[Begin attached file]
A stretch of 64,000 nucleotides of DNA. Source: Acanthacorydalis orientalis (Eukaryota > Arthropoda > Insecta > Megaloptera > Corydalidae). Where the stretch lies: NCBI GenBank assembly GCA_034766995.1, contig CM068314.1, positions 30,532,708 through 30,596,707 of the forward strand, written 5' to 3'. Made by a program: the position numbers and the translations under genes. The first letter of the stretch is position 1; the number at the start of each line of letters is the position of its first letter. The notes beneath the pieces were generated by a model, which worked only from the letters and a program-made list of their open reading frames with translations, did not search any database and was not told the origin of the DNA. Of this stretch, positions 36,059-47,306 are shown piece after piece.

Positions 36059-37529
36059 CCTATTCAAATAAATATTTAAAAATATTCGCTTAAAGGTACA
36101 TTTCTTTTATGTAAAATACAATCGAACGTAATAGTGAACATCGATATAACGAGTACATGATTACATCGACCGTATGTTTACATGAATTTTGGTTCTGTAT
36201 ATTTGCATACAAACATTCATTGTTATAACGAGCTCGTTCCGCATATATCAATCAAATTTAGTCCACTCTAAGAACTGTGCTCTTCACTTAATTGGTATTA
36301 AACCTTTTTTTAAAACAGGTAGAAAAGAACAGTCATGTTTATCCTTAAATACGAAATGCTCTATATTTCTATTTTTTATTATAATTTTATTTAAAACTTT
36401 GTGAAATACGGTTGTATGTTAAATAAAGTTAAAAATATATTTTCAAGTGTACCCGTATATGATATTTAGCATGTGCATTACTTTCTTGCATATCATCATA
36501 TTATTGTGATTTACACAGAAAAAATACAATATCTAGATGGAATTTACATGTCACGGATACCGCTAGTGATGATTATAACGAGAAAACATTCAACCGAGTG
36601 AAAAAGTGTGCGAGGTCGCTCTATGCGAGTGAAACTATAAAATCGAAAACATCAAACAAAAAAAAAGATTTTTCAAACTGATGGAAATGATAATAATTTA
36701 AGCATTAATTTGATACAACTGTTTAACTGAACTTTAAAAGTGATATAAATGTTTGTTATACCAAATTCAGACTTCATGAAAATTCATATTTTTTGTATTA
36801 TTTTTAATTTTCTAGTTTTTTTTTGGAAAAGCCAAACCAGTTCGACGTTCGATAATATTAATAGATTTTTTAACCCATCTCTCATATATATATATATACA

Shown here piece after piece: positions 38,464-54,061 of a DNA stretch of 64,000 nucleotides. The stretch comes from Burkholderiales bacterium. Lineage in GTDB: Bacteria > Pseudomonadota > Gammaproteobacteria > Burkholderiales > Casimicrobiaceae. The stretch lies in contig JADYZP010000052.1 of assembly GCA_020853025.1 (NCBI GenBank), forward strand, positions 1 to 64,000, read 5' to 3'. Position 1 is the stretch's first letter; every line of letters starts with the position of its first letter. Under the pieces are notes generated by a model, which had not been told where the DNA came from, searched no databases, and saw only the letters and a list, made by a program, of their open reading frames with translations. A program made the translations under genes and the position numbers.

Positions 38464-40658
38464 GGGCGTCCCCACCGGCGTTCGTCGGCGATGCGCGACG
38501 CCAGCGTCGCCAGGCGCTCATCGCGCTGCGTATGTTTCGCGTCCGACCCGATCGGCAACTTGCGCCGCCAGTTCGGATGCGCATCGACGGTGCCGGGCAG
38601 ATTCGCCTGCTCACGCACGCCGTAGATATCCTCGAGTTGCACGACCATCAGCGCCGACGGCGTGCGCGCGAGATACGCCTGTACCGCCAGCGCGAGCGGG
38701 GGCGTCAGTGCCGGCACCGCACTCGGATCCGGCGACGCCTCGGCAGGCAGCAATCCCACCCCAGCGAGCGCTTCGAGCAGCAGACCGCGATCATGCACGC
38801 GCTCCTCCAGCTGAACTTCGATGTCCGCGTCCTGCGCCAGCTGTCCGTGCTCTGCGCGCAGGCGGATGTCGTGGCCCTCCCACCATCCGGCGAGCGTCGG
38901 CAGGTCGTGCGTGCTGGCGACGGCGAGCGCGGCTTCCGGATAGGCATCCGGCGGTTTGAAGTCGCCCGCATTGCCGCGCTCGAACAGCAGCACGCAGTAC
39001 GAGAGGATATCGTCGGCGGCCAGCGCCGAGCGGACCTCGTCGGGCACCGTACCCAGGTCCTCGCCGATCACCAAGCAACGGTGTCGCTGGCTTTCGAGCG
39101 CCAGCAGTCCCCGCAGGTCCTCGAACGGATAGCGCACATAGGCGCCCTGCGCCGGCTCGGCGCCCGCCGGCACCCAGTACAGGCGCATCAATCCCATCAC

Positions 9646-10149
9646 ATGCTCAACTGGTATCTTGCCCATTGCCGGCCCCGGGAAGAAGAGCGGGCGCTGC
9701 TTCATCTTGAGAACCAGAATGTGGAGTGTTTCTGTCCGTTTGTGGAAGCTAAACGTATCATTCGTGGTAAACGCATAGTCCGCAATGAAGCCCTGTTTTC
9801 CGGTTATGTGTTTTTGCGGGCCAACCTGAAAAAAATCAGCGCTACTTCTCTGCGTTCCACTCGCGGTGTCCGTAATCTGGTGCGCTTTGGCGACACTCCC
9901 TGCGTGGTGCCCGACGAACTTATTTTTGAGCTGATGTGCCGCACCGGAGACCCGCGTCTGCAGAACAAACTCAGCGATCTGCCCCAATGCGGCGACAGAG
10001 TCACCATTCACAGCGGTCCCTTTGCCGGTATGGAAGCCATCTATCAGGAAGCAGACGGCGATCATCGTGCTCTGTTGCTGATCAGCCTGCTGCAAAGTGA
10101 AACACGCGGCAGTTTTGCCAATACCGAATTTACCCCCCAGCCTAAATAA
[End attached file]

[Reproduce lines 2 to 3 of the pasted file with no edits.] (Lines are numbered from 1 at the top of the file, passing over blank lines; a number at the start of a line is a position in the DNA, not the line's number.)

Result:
Positions 36059-37529
36059 CCTATTCAAATAAATATTTAAAAATATTCGCTTAAAGGTACA